At cinemas nationwide

Arrival, the latest film from acclaimed director Denis Villeneuve (PrisonersSicario) is a visually and narratively fascinating sci-fi tale that involves the complexities of language as well as time itself. Amy Adams gives a captivating performance as Dr Louise Banks, a language professor who is recruited by the army along with fellow professor Ian Donnelly (Jeremy Renner) to interpret the messages transmitted by the cephalopod inhabitants of an alien spacecraft – one of twelve that has landed at various locations around the Earth.

Adams effectively portrays Louise’s fascination with the aliens that she is communicating with and her drive in convincing the authorities that the alien messages are not as hostile as they initially appear to be. Examples of these can be seen in an early scene where Louise removes her protective suit to make near-physical contact with the aliens in order to enhance communication and in the film’s third act, where Louise desperately attempts to maintain contact with the aliens despite facing opposition from international governments.

Villeneuve’s direction is visually impressive, with particular examples including establishing shots of the elliptical spacecraft hovering above the ground and the lack of gravity inside the ship. This latter aspect is conveyed with the striking image of Ian throwing his pen into the air, only for the pen to float. The design of the aliens themselves is also inspired, with their vague octopus-like shadows appearing more convincing than many other equivalents from big-budget Hollywood science fiction.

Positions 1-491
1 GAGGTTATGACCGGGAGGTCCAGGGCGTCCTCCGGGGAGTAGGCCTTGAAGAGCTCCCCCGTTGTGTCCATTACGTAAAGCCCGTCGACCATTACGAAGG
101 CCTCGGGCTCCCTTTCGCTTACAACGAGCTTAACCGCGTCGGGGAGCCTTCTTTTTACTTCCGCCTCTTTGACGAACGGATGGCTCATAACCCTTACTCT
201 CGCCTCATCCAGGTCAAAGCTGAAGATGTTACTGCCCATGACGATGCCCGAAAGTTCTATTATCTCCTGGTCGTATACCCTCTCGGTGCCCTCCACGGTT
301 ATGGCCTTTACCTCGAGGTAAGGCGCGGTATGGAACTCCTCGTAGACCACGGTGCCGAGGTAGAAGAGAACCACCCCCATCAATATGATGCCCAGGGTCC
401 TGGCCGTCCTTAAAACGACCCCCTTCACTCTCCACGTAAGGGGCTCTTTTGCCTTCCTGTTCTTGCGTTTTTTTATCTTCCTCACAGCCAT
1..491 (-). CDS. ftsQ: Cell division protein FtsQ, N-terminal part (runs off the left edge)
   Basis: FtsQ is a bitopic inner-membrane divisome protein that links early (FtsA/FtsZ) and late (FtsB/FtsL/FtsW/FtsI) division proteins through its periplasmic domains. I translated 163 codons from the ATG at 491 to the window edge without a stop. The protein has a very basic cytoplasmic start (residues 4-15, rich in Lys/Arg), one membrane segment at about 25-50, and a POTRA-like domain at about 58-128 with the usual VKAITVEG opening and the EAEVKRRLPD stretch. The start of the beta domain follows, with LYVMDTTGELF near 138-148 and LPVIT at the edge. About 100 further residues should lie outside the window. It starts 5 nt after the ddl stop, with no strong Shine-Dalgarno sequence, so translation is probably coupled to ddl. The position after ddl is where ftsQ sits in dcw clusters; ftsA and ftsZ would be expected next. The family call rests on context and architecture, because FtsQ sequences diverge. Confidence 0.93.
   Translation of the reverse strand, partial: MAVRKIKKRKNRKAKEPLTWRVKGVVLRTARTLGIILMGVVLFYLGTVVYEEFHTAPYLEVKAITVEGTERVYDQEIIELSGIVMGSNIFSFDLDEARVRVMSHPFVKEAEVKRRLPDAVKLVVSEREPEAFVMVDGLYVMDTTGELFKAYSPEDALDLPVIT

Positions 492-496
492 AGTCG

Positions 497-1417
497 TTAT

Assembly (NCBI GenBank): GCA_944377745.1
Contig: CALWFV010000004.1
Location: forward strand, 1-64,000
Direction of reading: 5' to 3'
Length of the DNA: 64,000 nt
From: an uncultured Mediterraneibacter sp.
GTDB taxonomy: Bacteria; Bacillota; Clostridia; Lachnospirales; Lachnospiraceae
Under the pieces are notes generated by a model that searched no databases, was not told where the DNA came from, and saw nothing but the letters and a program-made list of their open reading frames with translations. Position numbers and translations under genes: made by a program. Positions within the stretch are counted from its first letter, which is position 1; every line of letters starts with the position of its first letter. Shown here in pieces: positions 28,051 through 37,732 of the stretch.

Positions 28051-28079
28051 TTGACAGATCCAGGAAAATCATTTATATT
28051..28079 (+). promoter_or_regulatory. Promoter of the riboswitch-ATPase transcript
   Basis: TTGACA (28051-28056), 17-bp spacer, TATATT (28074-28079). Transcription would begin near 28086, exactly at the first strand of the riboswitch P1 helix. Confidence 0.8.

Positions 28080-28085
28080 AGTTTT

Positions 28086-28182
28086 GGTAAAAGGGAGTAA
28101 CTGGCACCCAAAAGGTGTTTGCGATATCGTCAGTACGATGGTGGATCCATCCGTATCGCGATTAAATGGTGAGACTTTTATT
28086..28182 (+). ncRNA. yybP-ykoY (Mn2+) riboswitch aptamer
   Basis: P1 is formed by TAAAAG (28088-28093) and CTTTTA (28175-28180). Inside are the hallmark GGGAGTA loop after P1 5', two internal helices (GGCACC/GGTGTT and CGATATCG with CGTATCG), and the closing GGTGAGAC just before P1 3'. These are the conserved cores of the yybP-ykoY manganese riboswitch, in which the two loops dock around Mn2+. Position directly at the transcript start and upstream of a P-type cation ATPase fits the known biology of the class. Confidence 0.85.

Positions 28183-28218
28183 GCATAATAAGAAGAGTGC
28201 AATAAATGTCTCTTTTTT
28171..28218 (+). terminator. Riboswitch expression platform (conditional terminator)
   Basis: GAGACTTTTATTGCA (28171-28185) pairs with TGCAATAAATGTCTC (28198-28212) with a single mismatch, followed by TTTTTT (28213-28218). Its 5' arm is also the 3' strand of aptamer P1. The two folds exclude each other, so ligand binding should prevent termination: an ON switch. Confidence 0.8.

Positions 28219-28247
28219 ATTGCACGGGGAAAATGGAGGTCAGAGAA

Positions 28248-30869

Villeneuve also skilfully handles the emotional aspect of the film, which centres around Louise’s relationship with her deceased daughter. In particular, the opening montage showing Louise dealing with the birth, illness and eventual death of her daughter displays a subtlety and maturity rarely seen in the sci-fi genre, even compared alongside the likes of Interstellar and Gravity.

Similarly, Eric Heisserer’s screenplay provides a more in-depth look at the characteristics of an alien language than the likes of Star Trek, with scenes focusing on Louise’s deciphering of the various circular symbols emitted by the aliens that manage to sustain the audience’s interest. Similarly, the narrative twist, involving both a non-linear understanding of time as well as Louise’s memories of her daughter, manages to be both plausible and intelligent whilst also adding a further emotional dimension to Louise’s relationship with both her daughter and Ian.

Arrival is a visual, intellectual and emotional experience that serves as a more character-based alternative to the likes of recent science fiction films. See it if you can.